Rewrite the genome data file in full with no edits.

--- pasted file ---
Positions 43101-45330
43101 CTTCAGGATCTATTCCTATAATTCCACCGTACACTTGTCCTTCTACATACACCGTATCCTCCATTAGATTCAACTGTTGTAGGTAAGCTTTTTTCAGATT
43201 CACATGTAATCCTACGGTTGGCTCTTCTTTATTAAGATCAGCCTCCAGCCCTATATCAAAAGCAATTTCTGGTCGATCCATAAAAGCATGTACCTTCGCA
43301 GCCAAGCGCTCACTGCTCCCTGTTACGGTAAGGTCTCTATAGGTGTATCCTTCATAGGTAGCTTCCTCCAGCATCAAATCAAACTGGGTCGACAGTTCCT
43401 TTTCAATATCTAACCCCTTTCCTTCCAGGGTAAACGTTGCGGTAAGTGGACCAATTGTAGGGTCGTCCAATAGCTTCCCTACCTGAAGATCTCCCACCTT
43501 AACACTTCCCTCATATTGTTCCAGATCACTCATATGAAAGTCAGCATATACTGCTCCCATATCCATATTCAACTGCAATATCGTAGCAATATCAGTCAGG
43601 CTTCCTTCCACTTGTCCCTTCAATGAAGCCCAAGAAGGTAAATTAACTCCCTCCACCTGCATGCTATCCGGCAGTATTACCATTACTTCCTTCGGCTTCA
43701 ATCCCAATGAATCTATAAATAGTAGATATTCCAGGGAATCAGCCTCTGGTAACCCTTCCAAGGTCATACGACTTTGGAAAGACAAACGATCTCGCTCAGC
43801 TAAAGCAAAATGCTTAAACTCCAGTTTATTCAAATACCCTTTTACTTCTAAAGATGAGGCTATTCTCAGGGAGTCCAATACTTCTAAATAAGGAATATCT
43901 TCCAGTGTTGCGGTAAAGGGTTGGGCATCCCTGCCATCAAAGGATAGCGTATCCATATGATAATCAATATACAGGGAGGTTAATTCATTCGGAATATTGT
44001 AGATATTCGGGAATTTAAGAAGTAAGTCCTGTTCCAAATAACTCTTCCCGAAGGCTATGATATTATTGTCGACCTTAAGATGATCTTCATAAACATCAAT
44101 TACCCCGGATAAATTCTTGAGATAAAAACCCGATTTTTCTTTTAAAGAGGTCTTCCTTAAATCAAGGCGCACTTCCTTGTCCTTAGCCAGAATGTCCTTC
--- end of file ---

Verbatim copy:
Positions 43101-45330
43101 CTTCAGGATCTATTCCTATAATTCCACCGTACACTTGTCCTTCTACATACACCGTATCCTCCATTAGATTCAACTGTTGTAGGTAAGCTTTTTTCAGATT
43201 CACATGTAATCCTACGGTTGGCTCTTCTTTATTAAGATCAGCCTCCAGCCCTATATCAAAAGCAATTTCTGGTCGATCCATAAAAGCATGTACCTTCGCA
43301 GCCAAGCGCTCACTGCTCCCTGTTACGGTAAGGTCTCTATAGGTGTATCCTTCATAGGTAGCTTCCTCCAGCATCAAATCAAACTGGGTCGACAGTTCCT
43401 TTTCAATATCTAACCCCTTTCCTTCCAGGGTAAACGTTGCGGTAAGTGGACCAATTGTAGGGTCGTCCAATAGCTTCCCTACCTGAAGATCTCCCACCTT
43501 AACACTTCCCTCATATTGTTCCAGATCACTCATATGAAAGTCAGCATATACTGCTCCCATATCCATATTCAACTGCAATATCGTAGCAATATCAGTCAGG
43601 CTTCCTTCCACTTGTCCCTTCAATGAAGCCCAAGAAGGTAAATTAACTCCCTCCACCTGCATGCTATCCGGCAGTATTACCATTACTTCCTTCGGCTTCA
43701 ATCCCAATGAATCTATAAATAGTAGATATTCCAGGGAATCAGCCTCTGGTAACCCTTCCAAGGTCATACGACTTTGGAAAGACAAACGATCTCGCTCAGC
43801 TAAAGCAAAATGCTTAAACTCCAGTTTATTCAAATACCCTTTTACTTCTAAAGATGAGGCTATTCTCAGGGAGTCCAATACTTCTAAATAAGGAATATCT
43901 TCCAGTGTTGCGGTAAAGGGTTGGGCATCCCTGCCATCAAAGGATAGCGTATCCATATGATAATCAATATACAGGGAGGTTAATTCATTCGGAATATTGT
44001 AGATATTCGGGAATTTAAGAAGTAAGTCCTGTTCCAAATAACTCTTCCCGAAGGCTATGATATTATTGTCGACCTTAAGATGATCTTCATAAACATCAAT
44101 TACCCCGGATAAATTCTTGAGATAAAAACCCGATTTTTCTTTTAAAGAGGTCTTCCTTAAATCAAGGCGCACTTCCTTGTCCTTAGCCAGAATGTCCTTC